The Problem with Free Throws

After watching in person or on online (courtesy of YouTube and several scholastic websites) all or part of quite a few high school games, it was surprising to notice the alarming number of free throw lane violations that were either missed by the officials working the game, or the crew’s apparent decision to simply chose to ignore the infractions.

Now this is NOT referring to scenarios where players maybe step into the free throw lane area just a split second before the ball touches the rim (this not a discussion on making nit-picking calls); but rather the cases where a player clearly violates the marked lane space provisions and it is not penalized.

And this seems to be the case in about 90% of the games you’ll watch from the stands or on television.

When was the last game you watched, or worked, where there was a free throw violation called?

Is it really possible to go an entire game without ONE free throw violation?

Possible … but more unlikely not. The reason may be is that good officials by nature strive to stay ‘in the background’ of each game they work and may see making this ruling as a ‘game interrupter.’ And officials are customer service oriented, meaning, “if the coach isn’t asking for it; we aren’t calling it.”

Whatever the root cause is for the lack of better enforcement of this infraction, REF 60 would like to offer a few tips to help clarify your understanding of illegal movement during free throws that will hopefully strengthen your resolve to call the obvious lane violations when they occur in your area.

  • PRE-GAME DISCUSSION: Make sure your crew discusses free throw coverage and calling violations in your pre-game conferences. Make it a habit to discuss who covers what players and determine what the crew’s philosophy will be on calling free throw violations early in the contest to show the crew’s commitment to enforcement, so as not make a free throw violation ruling in the second half that wasn’t called in the first.
  • WHEN DO RESTRICTIONS END? Remember players are restricted until the try touches the ring, backboard, or free throw is over. As an NFHS official are you mistakenly thinking it’s OK for players to move into the lane area on the release (like NCAA); or are you just subtly deciding to ignore this infraction? If you’re passing on making the call where a player gained a clear advantage by committing an infraction (leaving early and securing possession of the ball on a missed free throw), the question becomes, “what other violations are you willing to ignore?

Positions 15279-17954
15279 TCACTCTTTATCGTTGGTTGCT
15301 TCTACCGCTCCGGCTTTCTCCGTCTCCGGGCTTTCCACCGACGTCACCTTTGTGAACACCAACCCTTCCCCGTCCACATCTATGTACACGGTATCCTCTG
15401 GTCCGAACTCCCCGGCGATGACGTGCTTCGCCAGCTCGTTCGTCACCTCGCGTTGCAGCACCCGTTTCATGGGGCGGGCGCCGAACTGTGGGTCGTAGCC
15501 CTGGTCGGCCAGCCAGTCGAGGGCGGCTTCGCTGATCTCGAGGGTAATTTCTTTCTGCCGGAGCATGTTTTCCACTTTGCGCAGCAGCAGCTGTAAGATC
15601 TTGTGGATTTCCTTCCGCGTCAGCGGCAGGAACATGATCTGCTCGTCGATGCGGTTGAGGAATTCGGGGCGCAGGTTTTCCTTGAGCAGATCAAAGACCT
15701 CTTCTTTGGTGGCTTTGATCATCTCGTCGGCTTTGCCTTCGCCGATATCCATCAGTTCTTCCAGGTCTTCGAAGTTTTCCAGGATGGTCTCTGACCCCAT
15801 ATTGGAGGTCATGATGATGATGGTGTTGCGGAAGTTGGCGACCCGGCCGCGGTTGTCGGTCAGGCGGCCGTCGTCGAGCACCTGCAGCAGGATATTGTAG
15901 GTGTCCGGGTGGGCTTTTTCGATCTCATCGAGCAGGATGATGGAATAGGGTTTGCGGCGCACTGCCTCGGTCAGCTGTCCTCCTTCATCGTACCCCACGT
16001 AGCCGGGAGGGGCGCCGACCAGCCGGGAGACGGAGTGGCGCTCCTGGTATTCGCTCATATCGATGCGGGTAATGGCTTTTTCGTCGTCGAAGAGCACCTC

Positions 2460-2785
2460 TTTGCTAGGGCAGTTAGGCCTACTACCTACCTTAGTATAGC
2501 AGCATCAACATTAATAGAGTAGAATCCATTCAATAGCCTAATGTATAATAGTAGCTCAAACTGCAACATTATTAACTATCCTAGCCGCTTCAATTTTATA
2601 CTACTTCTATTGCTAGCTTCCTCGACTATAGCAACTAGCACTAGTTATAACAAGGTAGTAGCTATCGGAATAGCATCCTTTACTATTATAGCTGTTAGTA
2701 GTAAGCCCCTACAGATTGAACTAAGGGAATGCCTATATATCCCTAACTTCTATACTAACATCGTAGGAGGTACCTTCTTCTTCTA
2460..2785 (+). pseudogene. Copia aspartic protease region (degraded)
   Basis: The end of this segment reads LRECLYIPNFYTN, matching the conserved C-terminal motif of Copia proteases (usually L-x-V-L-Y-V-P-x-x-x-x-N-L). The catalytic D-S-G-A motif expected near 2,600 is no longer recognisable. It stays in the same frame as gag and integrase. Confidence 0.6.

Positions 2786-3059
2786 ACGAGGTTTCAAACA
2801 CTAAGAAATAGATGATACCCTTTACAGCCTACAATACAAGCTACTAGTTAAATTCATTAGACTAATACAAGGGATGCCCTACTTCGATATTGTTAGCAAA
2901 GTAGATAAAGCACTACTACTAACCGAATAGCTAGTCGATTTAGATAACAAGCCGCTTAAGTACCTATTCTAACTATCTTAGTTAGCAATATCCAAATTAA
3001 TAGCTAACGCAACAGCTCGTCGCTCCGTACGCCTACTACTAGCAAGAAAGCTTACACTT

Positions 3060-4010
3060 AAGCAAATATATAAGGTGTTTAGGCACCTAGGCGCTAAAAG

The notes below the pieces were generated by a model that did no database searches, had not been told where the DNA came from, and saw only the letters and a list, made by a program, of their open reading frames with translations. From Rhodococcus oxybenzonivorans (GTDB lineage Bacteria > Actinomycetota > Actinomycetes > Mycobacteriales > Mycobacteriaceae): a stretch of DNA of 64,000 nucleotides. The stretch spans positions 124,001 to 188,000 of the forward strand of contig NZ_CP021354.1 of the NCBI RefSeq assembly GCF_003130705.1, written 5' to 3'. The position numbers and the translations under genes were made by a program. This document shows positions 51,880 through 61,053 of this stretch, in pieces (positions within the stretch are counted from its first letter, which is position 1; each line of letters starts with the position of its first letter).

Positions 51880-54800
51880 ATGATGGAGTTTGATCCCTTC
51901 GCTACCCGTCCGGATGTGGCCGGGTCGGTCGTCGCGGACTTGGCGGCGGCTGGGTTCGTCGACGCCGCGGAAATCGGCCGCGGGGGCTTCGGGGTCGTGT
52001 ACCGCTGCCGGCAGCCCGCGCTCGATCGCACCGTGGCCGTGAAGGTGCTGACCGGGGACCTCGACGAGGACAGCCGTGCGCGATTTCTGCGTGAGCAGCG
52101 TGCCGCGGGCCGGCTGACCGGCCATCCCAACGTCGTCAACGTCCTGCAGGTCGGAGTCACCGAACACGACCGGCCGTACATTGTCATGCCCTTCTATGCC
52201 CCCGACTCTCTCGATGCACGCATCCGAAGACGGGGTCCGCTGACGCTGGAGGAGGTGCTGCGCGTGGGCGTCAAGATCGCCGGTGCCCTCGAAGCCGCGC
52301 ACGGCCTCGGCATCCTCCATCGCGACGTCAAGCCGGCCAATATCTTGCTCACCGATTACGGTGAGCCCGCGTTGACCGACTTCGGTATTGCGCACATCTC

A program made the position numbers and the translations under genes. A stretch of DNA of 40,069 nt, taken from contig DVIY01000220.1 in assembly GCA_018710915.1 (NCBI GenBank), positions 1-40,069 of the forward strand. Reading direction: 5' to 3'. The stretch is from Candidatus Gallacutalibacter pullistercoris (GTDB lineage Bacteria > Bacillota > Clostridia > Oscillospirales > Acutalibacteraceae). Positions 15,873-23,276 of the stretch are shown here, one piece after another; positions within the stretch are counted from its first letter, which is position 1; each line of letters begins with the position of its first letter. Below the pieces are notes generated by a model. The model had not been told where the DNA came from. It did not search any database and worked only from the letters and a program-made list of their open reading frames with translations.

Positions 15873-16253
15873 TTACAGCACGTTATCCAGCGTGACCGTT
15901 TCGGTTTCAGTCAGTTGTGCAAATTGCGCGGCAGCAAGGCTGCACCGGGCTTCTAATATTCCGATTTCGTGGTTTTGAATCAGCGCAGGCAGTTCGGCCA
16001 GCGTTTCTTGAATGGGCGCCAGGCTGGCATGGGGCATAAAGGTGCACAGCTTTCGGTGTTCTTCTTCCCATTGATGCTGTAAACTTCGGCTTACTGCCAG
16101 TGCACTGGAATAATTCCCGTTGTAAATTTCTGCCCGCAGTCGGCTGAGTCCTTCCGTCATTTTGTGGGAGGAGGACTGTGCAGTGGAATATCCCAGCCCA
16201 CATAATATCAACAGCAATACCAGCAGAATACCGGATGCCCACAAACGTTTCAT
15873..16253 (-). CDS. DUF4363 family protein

• SNEAKY PLAYERS: On the top of the list of free throw violations NOT whistled are the “spin and scoop” moves from players in the 2nd occupied lane spaces. These are the players (of the shooting team) that will spin and sneak behind the opponent in the 1st space, on the release of the free thrower, to gain an unfair advantage. Is this violation being called when it occurs in the games you are working?
  • ABLE TO EXPLAIN WHAT YOU CALL: Many officials are of the mind set, ‘if I can’t explain it, then I don’t call it.’ REF 60 would suggest that when it comes to free-throw violations, you understand them enough to confidently rule on them.

Here are some key fundamentals to keep in your head for NFHS contests:

  1. Restrictions for all players apply until the ball touches the ring or backboard (NFHS) vs release (NCAA).
  2. The first (or only) violation by the offense causes the ball to become dead immediately.
  3. If the violation is by the free thrower’s opponent and the try is successful … then ignore it. If unsuccessful you should have ruled a delayed dead ball and award a substitute free throw.
  4. If there is a SIMULTANEOUS violation (by each team), the ball is dead. No points can be scored and award the remaining free throws (if any). Or if none, then play is resumed by the team entitled to the AP Arrow.

Here’s the one that makes it easier to administer. If the first violation is by the free thrower’s opponent, then followed by a second violation by the free-thrower (or team mate) then you can IGNORE the 2nd violation, provided both offenders are in marked lane spaces. If the 2nd violation is by the free thrower or someone behind the free-throw line extended and the 3pt arc, then penalize both.
Take special notice in your next game and critically evaluate your performance around judging and ruling on free throw violations.

We invite you to share your comments and your perspective on this topic with our 60 Seconds on Officiating global community.

Rule References
NFHS 9-1-3 and 4; 7-5-2c, NCAA 9.1

About the Author